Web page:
The kids both go to Te Kōhanga Reo in Taupo for around 6 hours a day, 2-3 days per week. Kōhanga Reo are a group of centres situated throughout New Zealand that provide a Māori cultural environment for young children.
Because of the distance from the farm, Ash would often stay there with Bobby and Māia for the day, finding it helpful for her learning. Having progressed so well, she is often asked to work at the centre as a reliever. “So it’s a full immersion environment for all of us," says Ash.
As they are trying to gain as much understanding as they can, they will embrace new opportunities to learn wherever possible. Leading up to Matariki, the family would make a big bed in the lounge at night time, and have picnic dinners there while watching a lot of animation about Matariki that’s geared towards children. In Māori culture, Matariki is the name of the Pleiades star cluster and the celebration of its first rising in late June or early July‑ marking the start of the new year in the Māori lunar calendar.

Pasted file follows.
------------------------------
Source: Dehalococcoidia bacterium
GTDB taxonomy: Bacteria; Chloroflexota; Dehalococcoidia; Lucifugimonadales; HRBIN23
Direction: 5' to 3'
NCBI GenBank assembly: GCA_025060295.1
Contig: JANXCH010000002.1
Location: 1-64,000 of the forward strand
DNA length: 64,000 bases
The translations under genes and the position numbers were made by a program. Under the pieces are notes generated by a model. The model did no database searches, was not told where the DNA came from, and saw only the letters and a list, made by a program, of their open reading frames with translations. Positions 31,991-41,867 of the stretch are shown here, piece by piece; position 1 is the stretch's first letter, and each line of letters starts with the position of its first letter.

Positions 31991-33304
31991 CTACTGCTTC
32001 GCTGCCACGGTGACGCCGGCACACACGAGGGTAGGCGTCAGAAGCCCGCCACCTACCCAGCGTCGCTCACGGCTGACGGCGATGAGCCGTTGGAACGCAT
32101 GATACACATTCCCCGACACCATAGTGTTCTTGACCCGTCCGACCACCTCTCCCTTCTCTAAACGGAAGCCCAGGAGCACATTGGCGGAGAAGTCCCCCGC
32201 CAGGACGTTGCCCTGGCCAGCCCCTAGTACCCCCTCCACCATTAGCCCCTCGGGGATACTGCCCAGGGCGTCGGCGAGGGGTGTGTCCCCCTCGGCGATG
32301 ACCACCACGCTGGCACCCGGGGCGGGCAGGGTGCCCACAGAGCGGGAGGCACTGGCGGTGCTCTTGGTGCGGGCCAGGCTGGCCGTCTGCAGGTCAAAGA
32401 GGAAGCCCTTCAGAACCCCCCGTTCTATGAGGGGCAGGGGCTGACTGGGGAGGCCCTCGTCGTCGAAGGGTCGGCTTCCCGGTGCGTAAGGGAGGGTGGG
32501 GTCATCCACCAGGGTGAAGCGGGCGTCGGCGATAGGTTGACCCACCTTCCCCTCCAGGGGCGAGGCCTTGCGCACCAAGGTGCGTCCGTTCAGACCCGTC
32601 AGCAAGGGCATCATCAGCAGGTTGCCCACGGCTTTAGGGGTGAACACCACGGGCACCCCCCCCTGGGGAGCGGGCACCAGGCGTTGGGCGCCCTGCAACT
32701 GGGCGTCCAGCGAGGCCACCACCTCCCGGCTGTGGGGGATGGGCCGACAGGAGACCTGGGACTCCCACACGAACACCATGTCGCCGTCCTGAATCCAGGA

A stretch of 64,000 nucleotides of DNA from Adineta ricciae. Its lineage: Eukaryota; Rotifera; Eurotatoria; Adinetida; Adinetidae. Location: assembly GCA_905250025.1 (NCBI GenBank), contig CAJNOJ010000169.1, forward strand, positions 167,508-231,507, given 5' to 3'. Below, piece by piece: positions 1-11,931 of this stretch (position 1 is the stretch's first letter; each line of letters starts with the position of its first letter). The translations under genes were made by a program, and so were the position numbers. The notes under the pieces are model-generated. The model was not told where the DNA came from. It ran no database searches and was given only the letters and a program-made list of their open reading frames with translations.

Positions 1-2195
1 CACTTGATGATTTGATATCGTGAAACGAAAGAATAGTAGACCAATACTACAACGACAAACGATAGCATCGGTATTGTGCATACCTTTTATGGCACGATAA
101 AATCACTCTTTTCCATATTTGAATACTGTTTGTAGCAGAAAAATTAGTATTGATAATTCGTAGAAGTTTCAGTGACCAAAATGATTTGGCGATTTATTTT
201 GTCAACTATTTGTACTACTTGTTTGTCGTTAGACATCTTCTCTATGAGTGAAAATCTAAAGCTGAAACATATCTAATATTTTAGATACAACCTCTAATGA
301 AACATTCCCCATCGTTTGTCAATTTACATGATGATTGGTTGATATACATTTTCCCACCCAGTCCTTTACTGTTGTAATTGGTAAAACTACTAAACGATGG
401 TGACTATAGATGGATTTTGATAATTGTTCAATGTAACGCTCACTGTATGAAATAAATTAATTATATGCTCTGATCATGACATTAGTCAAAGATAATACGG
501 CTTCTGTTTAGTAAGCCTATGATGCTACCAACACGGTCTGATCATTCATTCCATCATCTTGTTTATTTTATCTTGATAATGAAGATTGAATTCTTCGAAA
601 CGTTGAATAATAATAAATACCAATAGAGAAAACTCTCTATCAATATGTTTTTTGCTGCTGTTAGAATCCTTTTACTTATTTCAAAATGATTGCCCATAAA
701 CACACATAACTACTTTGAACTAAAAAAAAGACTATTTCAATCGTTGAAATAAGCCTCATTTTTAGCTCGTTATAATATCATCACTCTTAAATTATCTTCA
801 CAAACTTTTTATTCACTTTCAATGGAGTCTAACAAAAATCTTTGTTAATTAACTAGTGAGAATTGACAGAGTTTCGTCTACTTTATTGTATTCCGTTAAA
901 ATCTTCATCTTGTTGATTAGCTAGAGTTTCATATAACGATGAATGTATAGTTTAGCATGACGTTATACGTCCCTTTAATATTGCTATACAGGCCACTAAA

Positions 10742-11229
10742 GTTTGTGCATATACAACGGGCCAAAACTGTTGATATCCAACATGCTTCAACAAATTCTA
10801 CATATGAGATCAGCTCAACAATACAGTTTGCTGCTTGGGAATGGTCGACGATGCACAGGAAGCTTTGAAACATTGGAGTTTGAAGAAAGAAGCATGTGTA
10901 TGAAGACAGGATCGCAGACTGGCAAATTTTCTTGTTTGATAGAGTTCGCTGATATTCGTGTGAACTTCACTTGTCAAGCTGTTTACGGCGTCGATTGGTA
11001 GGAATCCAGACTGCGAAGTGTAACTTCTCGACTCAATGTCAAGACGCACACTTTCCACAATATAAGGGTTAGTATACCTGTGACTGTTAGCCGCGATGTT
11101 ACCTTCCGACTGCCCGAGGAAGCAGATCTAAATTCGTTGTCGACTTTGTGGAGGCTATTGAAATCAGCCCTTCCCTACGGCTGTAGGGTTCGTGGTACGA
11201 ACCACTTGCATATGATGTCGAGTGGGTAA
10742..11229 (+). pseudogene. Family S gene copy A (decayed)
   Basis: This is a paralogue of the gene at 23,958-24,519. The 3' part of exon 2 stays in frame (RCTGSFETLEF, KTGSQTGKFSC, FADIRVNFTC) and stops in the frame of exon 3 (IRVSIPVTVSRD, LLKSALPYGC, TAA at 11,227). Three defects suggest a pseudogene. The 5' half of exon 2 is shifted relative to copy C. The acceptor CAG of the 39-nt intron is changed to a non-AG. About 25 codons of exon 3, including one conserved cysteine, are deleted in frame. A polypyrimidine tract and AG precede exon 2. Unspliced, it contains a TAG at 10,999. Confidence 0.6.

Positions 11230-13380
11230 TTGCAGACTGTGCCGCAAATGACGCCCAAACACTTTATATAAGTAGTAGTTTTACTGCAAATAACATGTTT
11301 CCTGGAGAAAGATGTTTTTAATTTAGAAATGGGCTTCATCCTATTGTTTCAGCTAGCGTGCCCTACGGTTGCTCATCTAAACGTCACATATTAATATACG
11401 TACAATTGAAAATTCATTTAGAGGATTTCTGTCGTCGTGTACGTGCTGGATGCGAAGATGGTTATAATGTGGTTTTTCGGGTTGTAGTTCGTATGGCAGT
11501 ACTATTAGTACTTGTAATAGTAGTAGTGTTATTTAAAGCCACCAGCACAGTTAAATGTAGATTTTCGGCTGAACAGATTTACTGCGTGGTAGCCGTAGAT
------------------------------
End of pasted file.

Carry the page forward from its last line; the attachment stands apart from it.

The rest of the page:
“For us, to celebrate Matariki meant spending time together and reflecting on those who have passed and joined the stars. So we have had a lot of conversations about that, resulting in some interesting questions from Bobby,” says Ash.
Work-Life balance on a sheep dairy farm
“The thing I like the most about this lifestyle and working for Southern Cross Dairy Sheep is that I can see the kids during the day. We are giving our family a unique experience that not everyone has, and the children grow up seeing firsthand where their milk and food comes from. From the paddock to the plate,” says Scotty.